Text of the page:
Docker containers and continuous integration are being used at the ESRF to modernise and upgrade the ISPyB web application, helping software development and IT teams work together more efficiently.

ISPyB (Information System for Protein crystallographY Beamlines) is an information management system for synchrotron macromolecular crystallography beamlines, developed as part of a joint project between the ESRF Joint Structural Biology Group (JSBG), BM14 (e-HTPX) and the EU-funded SPINE project. The ISPyB web application is developed with Java technology, running on a JBoss application server, and supports both MySQL and Oracle databases.

Running since 2012, the project requires the input and collaboration of a number of teams at the ESRF and updating the application can often be a complicated and lengthy process. New features to be implemented by the software development team often require a new version of the server to be installed by the IT team, which itself necessitates a reinstallation of the operating system, obtaining a spare machine in case a rollback is needed, planning this with network team, backing up the data, etc. Unsurprisingly, the requirements of flexibility, stability, control and efficiency, are often in conflict.

To resolve this, a new set of computing practices, known as DevOps, have been used to automate the processes between software development and IT teams, in order that they can build, test, and release software faster and more reliably. The concept of DevOps is founded on building a culture of collaboration between teams that historically functioned in siloes. The promised benefits include increased trust, faster software releases, ability to solve critical issues quickly, and to better manage unplanned work.

The solution chosen to implement this was docker containers, which changes the way software is built and delivered. When an application is packed into a docker container, it is packed with part of the Operating System (OS) that is needed by the application. A Dockerfile is then written: documentation describing how to install a required program on a real machine. As a result, the container is built with simple docker commands and can be run everywhere: from a laptop to Amazon cloud services, the ESRF data centre or a beamline workstation, no matter which Linux version the machine is running.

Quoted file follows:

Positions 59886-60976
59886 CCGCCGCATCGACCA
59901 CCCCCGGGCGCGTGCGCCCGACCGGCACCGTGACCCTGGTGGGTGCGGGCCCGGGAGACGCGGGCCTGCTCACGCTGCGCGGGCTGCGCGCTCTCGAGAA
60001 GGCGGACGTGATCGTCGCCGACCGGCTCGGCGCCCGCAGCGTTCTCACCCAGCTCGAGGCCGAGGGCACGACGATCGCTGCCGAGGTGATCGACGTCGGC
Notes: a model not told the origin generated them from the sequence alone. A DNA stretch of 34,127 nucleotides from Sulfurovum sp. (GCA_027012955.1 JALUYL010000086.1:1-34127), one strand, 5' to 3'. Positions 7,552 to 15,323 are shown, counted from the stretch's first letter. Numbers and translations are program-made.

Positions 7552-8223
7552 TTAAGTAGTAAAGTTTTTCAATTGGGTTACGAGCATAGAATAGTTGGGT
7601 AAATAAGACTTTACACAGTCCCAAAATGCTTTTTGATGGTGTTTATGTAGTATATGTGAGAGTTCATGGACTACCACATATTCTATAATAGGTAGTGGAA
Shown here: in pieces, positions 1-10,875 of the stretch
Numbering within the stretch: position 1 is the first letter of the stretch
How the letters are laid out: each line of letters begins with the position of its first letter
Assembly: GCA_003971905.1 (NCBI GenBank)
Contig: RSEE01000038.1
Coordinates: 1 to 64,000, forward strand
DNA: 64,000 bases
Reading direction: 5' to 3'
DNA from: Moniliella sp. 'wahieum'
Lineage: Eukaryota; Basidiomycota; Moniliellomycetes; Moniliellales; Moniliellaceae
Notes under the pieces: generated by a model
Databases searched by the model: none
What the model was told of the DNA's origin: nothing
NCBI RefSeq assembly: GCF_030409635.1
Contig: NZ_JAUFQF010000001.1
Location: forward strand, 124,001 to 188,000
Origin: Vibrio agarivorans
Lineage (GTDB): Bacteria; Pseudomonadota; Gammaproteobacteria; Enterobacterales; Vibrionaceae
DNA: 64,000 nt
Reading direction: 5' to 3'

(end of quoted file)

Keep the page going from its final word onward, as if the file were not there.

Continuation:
Fig. 155: Architecture diagram of the ISPyB application on the docker swarm cluster.

It also offers a clear separation with the data needed for the container (or application). The containers can be given versions, so that rolling back or testing new versions of the application can be done in a matter of seconds. Docker also offers cluster features (called swarm) where automatic failover is available, and the application can be scaled up to handle more requests. This proved to be necessary for ISPyB as the JBoss server had stability issues. Docker is now able to restart the application without human intervention. Docker containers should also eliminate application error messages that arise due to the use of old or new libraries that are not compatible with the system. There are also plenty of pre-built applications provided through Docker Hub. For instance, regarding ISPyB, pre-built containers are used with the right JBoss server version, customised to fit in-house needs (Figure 155).


Fig. 156: Gitlab web interface showing the update process for the application on the production infrastructure.

This initiative can be extended further with continuous integration. Continuous integration is the process of automating the compilation, linking, and testing of code every time a team member commits changes to version control. This means that each time code is committed, a new container is built automatically. The software development team also has the ability to push the newly built container into production without intervention from the IT team (Figure 156). This is very useful as, with these methods, each team can focus on their main activity; the IT team can maintain an infrastructure with high availability, scaling abilities, monitoring, security, and high performance, and the software development team can focus on code and deliver faster, while also having full control over the release cycle in a simple way.

Docker containers and continuous integration have been successfully implemented into the workflow of the ISPyB team and now run smoothly. Of course there is a cost for all this: new tools have had to be mastered and new working methods implemented but the end result is that several teams now work together in a much more efficient manner. Container technology is not ‘one tool to rule them all’ but can be considered as a disruptive technology that helps deliver software in a constantly moving research infrastructure. Many major companies such as OVH, Amazon and Google are widely using these technologies today, and several initiatives have also been launched to try to adapt container techniques for very specific usage like scientific software on compute clusters, showing that this technology is only the beginning.


B. Rousselle. ESRF